"Experience shows that such modern forms of slavery are far more widespread than previously imagined, even – to our scandal and shame –within the most prosperous of our societies," he told the "Santa Marta Group".
Vatican City (AsiaNews) – Pope Francis has told the "Santa Marta Group", that today the real challenge is to “o examine seriously the various forms of complicity by which society tolerates, and encourages, particularly with regard to the sex trade, the exploitation of vulnerable men, women and children . He was addressing the international body against trafficking in human beings which he himself launched in 2014 s, chaired by card. Vincent Nichols, Archbishop of Westminster and president of the Episcopal Conference of England and Wales.
Card. Charles Bo, S.D.B., archbishop of Yangon (Myanmar), Card. John Olorunfemi Onaiyekan, archbishop of Abuja (Nigeria), Cressida Dick, Commissioner, London Metropolitan Police Service, Nestor Roncaglia, General Commissioner Policía Federal Argentina and Jean Baderschneider, of the Global Fund to End Modern Slavery were also present to hear the Pope’s words.
"It is my hope - the Pope told them - that these days of reflection and shared experiences have brought into clearer light the interplay between the global and local aspects of human trafficking. Experience shows that such modern forms of slavery are far more widespread than previously imagined, even – to our scandal and shame –within the most prosperous of our societies.".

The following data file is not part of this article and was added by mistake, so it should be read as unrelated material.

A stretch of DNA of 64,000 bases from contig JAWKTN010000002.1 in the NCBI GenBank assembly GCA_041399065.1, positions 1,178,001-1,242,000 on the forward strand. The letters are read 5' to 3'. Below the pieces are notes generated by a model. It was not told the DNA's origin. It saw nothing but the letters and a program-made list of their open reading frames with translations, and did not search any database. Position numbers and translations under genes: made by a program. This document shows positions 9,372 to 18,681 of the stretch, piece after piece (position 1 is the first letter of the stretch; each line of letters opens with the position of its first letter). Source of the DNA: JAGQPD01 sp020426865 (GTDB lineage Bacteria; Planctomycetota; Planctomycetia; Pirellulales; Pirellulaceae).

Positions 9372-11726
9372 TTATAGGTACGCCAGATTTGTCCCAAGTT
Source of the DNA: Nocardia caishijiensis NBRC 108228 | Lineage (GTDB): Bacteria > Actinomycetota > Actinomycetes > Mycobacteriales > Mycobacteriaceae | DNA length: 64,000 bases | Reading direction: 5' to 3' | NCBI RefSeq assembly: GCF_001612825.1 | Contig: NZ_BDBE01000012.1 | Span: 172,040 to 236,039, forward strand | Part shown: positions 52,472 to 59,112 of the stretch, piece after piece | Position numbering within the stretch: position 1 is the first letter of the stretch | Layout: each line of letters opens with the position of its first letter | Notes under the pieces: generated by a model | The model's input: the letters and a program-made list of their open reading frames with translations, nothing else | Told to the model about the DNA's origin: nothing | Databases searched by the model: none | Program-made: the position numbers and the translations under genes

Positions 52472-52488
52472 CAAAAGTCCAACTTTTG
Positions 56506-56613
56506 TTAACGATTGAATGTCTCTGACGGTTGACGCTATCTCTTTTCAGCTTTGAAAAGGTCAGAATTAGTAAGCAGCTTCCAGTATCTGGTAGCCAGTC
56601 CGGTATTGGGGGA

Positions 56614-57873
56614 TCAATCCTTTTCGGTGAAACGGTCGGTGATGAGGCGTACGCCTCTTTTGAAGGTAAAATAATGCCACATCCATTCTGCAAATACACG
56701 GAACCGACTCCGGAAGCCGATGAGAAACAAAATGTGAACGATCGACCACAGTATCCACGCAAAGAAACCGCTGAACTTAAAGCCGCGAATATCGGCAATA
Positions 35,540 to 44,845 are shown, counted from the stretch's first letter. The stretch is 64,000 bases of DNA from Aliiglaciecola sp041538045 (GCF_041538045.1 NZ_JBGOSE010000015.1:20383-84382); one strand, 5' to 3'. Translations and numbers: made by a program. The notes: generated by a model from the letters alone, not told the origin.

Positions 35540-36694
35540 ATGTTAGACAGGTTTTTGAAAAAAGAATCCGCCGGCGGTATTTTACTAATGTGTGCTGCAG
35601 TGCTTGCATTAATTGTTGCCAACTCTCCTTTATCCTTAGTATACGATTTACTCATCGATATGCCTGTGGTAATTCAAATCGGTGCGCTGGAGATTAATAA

"God’s cry to Cain, found in the first pages of the Bible – “Where is your brother?” – challenges us to examine seriously the various forms of complicity by which society tolerates, and encourages, particularly with regard to the sex trade, the exploitation of vulnerable men, women and children (cf. Evangelii Gaudium, 211). Initiatives to combat human trafficking, while concretely aimed at dismantling criminal structures, must increasingly consider broader issues associated, for example, with the responsible use of technology and the communications media, to say nothing of exploring the ethical implications of models of economic growth that privilege profit over persons. ".
"I trust that your discussions in these days will also help to raise awareness of the growing need to support victims of these crimes by accompanying them on a path of reintegration into society and the recovery of their human dignity. The Church is grateful for every effort made to bring the balm of God’s mercy to the suffering, for this also represents an essential step in the healing and renewal of society as a whole".